WHEN Ed Miliband addressed manufacturing business leaders at our annual conference, they were hoping to hear words of reassurance from the Labour leader.
They wanted to hear a plain, serious and binding business case for Britain – one that demonstrates Labour’s commitment to supporting and investing in business for the long-term.
They wanted to hear how his party – if elected – would build upon the blossoming economic revival and how he would continue to support manufacturing as it performs the vital role of rebalancing our out-of-kilter economy.
In the rough and tumble of a general election campaign the economy and the needs of business can often be overshadowed.
At our conference we challenged those wanting to lead our next government to tell us how they would get down to business. What building blocks would they ring-fence, reinforce or put in place to ensure that Britain’s manufacturing renaissance is able to carry on at a pace?
You see, this election comes at a critical time. Not just because of the stage we are at with our economic recovery, but also because we are on the brink of a fourth industrial revolution. Our latest report – Manufacturing Britain’s Future – sets out how “Industry 4.0” is upon us and how innovative firms can take a lead and help position the UK as a global manufacturing and technology hub. The clever implementation and speedy adaptation of new technology will be a key weapon for our sector in the global battle for dominance.
The fourth industrial revolution has the potential to change British manufacturing beyond all recognition. It will impact how we make things, where we make things, the relationships we have with our customers and suppliers and how well we are able to compete.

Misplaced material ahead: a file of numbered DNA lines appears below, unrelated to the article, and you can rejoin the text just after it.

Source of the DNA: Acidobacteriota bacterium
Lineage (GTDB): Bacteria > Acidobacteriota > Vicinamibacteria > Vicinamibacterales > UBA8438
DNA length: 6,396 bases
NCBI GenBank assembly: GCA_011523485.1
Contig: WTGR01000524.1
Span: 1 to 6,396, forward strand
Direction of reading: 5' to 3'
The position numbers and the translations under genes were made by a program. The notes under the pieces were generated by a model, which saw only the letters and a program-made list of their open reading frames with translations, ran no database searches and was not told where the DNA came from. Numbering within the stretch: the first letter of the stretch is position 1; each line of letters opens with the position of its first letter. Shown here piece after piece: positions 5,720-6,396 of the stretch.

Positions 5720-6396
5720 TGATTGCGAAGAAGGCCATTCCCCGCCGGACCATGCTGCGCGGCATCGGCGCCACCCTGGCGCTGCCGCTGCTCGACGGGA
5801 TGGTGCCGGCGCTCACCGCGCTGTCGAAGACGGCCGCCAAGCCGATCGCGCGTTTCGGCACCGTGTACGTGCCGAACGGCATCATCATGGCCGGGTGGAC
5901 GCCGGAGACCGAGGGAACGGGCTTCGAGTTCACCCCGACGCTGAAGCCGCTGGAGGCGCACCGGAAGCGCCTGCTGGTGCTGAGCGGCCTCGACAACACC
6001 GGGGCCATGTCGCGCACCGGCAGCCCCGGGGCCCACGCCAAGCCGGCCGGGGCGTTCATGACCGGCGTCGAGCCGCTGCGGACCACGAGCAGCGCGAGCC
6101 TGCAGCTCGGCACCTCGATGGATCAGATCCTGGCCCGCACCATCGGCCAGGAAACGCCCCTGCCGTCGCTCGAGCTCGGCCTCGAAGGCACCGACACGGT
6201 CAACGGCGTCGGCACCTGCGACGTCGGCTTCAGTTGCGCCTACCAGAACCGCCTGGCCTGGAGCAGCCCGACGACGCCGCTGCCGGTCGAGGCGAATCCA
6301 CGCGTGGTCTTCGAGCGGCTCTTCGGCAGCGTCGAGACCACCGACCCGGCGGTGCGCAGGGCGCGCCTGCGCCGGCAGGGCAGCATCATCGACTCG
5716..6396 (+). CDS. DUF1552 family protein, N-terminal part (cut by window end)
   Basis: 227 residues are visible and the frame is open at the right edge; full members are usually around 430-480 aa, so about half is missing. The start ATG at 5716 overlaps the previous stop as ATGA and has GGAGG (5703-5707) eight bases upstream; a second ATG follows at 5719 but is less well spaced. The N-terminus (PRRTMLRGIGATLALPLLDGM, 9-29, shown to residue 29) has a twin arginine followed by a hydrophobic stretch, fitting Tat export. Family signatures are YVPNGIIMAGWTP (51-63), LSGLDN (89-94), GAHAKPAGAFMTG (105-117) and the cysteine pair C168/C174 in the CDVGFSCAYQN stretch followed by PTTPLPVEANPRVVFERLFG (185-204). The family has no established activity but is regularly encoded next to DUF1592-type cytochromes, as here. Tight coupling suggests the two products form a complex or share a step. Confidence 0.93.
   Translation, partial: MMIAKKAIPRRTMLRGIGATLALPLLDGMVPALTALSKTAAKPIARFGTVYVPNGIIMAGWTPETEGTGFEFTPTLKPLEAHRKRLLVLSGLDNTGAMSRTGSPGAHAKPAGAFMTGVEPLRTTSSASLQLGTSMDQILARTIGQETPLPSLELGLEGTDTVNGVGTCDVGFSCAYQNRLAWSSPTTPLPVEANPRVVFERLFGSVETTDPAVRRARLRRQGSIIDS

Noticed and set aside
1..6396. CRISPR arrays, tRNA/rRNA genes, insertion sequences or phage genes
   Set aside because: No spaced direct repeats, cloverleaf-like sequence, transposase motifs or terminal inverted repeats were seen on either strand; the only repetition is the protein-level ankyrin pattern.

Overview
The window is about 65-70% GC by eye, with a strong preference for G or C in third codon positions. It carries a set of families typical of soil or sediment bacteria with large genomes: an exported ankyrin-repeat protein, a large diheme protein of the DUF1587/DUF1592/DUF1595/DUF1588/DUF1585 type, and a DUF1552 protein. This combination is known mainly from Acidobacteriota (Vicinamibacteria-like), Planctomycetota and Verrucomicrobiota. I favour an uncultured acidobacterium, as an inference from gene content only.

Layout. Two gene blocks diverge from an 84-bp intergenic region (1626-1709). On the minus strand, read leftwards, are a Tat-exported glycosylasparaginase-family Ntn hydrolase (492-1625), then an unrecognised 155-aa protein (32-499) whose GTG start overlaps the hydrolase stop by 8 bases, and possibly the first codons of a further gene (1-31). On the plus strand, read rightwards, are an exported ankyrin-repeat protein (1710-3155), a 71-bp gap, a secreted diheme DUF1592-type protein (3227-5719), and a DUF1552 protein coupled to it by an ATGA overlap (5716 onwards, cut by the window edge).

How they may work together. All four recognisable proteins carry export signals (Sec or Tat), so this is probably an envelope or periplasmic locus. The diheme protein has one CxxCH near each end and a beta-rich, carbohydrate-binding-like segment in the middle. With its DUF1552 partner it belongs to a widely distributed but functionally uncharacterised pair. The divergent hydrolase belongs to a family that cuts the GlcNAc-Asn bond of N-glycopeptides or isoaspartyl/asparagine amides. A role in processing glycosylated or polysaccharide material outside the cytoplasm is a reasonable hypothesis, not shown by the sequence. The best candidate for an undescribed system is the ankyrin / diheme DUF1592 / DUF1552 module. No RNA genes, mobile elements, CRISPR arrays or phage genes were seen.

This report provides a powerful vision of our sector’s future and the issues we must tackle today if British manufacturing is to remain relevant and a force to be reckoned with over decades to come.
The Government has a huge role to play in helping to drive this. The current coalition has, to its credit, launched a number of initiatives aimed at supporting innovation and growth, but much more needs to be done to rebalance our economy, secure.
We want the next Government to be big and bold in its thinking – more importantly we want it to set some ambitious targets, such as for of three-quarters of jobs to be medium or high-skilled by 2020 and for 90 per cent of state secondary school maths, physics, chemistry and biology teachers to have at least a post A-level qualification in the subject they teach.
We want to see a 25 per cent increase in the number of apprentices completing engineering and manufacturing apprenticeships, and by 2020 to have increased the number of UK engineering graduates by 25 per cent and to have cut the number of hard-to-fill manufacturing vacancies to 25 per cent.
Above all we want to see the Government and manufacturers working together to progress the skills agenda.
We already have some embryonic examples of how this is working in the region, such as the UTC in Sheffield, which is considered to be leading, plus others due to go ahead in the region within the next two years that manufacturers are heavily involved in.
Here at EEF we’re also about to jointly-launch a National College of Advanced Manufacturing with the High Value Manufacturing Catapult based in Sheffield.
These types of activities will not only secure competitive gains for business, but deliver employment and higher living standards for workers. However, more needs to be done.
In addition to sustained growth in the sector’s talent pipeline, investment in the national skills infrastructure must be leveraged to deliver the greatest economic benefit.
However, policy- makers must listen more and allow employers to play a greater role in driving the skills agenda.
The fact is that we can no longer afford to be short-term in our thinking. A visionary future requires a visionary approach.
We can no longer think of skills in terms of today or tomorrow – we have to think in terms of our requirements to 2050 and beyond. It’s time for Britain to get down to business.
Andy Tuscher is the regional director of EEF, the manufacturers’ organisation.